3 Ways To Maximize Data And Increase Engagement Across Email Communications

  • Columnist Paul Ford discusses what marketers should bear in mind in order to deliver the best email experience and strengthen engagement.


    With Web-based communications infiltrating all aspects of life, email has become one of the best ways for businesses to communicate with their users. Knowing how to best communicate and market goods and services to customers via email is key to business success and expansion.

    No matter what type of marketing email you’re sending — whether it be newsletters, promotions, coupons and special offers, or transactional email such as purchase receipts, notifications, or order confirmations — the scattergun approach is no longer the right way to go about communicating with your users. To maximize response and delivery, you cannot treat all of your users the same way.

    You can realize exponential ROI benefits by segmenting your email so that each one is relevant and valuable to your customers. The trick is to use your available data to fine-tune your messages and deliver communications that will motivate your user to take action.

    Listed below are the most important things to bear in mind when aiming to maximize your data and increase engagement across your email communications.

    1. Customer Activity

    It’s always important to determine the activity of your customers and to develop strategies that target them. See some suggestions below:

    The frequent buyer/user

    Identify which customers have made three or more purchases from your site in the past three months, or those who have spent over a certain amount. If you don’t have recurring sales, send them a special promotion to “reward” their activity and encourage them to share the information or offer.

    Take the example of Klout (Disclosure: client), which rewards its highest influencers with perks. Frequent buyers and users are the evangelists of your brand, and you should treat them with high regard.

    The new buyer

    Here you have the opportunity to turn newbies into frequent purchasers. Focus your email communications on extending the relationship, and use their interests or purchase behavior to deliver custom communications.

    If they bought size 10 shoes, send them an email with other shoes they might like in their size. If you sell software, send usage notifications or alerts via email to keep them connected to your platform.

    Your goal is to continuously drive value, especially if you provide monthly plans.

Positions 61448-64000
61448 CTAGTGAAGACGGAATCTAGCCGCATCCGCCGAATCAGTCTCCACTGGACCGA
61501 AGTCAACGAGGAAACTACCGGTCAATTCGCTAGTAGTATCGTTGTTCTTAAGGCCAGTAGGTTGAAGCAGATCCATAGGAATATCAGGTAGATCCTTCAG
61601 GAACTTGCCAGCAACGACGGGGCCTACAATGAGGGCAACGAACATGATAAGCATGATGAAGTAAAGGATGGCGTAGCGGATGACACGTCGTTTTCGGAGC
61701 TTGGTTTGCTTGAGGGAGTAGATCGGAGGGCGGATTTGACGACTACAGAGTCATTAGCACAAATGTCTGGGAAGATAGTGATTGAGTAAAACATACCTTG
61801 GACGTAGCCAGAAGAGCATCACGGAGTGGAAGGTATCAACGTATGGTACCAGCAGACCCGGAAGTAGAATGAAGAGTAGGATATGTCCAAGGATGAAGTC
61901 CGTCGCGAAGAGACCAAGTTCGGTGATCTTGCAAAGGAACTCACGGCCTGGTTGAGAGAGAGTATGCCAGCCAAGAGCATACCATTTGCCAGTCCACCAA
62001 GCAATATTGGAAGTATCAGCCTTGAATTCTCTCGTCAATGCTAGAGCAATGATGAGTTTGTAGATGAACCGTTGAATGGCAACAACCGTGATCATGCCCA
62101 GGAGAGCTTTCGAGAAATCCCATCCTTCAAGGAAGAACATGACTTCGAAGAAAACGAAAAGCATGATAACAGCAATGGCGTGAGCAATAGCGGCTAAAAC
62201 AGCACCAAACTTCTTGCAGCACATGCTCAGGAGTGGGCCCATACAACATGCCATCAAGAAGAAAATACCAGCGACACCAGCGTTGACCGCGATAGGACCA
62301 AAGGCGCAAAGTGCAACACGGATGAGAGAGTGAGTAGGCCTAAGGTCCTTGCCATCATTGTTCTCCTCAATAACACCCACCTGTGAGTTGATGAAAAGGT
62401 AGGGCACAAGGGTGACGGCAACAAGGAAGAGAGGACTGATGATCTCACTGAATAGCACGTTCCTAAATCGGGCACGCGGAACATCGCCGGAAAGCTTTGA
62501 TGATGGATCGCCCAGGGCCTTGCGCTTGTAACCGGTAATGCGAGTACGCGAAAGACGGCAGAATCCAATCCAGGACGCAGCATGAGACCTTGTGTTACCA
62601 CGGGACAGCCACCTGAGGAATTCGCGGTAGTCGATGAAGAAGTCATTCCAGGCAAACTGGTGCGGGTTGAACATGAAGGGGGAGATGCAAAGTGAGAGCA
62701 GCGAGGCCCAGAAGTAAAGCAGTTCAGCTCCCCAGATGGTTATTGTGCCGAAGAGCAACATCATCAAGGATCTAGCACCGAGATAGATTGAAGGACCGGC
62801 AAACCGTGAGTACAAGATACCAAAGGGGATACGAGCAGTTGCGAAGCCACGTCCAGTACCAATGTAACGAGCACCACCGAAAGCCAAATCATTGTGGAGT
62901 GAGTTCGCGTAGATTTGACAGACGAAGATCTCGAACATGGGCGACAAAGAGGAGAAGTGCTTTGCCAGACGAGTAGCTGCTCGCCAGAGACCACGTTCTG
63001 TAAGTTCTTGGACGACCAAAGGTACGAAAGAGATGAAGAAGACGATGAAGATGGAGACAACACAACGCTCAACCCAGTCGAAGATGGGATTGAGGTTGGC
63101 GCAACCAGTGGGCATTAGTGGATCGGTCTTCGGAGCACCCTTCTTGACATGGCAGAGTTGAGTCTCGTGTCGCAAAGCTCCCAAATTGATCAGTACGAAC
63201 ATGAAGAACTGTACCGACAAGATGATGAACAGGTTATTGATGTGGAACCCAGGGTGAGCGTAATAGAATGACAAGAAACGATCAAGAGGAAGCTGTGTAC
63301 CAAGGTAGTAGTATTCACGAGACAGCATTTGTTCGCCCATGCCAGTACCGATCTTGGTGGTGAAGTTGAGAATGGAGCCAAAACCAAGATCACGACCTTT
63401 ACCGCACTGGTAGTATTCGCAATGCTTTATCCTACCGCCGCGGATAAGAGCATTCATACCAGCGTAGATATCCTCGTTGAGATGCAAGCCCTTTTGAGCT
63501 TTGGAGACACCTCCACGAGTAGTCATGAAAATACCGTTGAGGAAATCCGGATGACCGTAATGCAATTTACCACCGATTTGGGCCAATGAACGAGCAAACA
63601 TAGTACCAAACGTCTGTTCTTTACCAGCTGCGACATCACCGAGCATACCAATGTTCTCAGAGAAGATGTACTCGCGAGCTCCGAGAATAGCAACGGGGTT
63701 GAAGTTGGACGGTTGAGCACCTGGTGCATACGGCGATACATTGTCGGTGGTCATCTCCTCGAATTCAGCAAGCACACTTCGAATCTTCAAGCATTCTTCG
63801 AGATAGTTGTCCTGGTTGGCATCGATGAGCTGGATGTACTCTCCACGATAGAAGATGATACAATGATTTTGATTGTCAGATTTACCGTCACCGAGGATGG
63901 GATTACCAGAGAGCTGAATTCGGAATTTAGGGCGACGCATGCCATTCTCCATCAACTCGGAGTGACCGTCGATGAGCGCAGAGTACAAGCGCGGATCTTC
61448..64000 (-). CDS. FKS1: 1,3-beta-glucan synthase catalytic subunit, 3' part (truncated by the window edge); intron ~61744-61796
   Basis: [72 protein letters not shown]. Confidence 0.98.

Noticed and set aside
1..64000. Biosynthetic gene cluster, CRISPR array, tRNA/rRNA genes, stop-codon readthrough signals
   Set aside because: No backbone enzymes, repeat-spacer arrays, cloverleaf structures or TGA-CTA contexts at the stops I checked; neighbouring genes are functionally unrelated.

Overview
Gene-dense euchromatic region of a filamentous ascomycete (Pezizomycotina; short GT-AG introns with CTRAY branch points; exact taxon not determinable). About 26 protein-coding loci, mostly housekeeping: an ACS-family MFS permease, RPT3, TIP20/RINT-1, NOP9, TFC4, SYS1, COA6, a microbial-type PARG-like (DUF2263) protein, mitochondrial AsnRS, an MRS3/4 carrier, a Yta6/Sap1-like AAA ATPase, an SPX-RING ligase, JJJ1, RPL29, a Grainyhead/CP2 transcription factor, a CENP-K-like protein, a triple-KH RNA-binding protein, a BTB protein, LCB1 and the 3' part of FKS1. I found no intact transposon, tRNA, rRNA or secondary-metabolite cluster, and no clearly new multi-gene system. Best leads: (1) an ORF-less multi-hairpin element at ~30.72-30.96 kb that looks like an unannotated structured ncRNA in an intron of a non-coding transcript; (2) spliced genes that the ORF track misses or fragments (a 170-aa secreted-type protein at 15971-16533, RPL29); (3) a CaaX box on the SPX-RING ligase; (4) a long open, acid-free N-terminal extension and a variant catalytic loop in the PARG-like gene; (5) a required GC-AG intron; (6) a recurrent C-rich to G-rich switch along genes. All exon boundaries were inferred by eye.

Free trial subscriber

    If you offer a free trial, then you must immediately show value in order to convert your trial customer into a paid one. Focus your messages on getting your user started and invested in your service.

    Provide tutorials or helpful tips to get users motivated. During the free trial, communication should be frequent and always helpful.


    Don’t ignore the people who aren’t interacting with your brand. They were interested once, so determine what’s going on.

    Identify any common factors. Do you offer something different from what you offered before? Are they on a free plan with limited features? Have their needs changed? Isolate the users who might still be a good fit, and deploy a win-back program.

    As a best practice, remove anyone who has not responded to your email campaigns in the last six months. In the end, it’s better to have a smaller, more active list than to have a larger one littered with non-responders.


    If you offer a free trial, and your user fails to convert to a paying customer, don’t give up. Ask why, so you can gather important information on how to improve your conversion process.

    Then, periodically send users special offers or product highlights for a set period of time to win them back. Join.me is a good example — it sends limited-time incentives, but also product updates inviting the user to start another free trial.

    2. Demographics And Behavior

    Create comprehensive buyer profiles to develop your email segmentation strategy. Start with the basics around demographics, and then work your way up to behavioral data to optimize your email for maximum response.


    Location-based offers are effective, particularly for brick-and-mortar brands or applications that utilize location to power engagement with their platform.

    If you ask for their address, then use it. Local stores may want to collect ZIP codes; B2B companies may need states; global organizations will want country.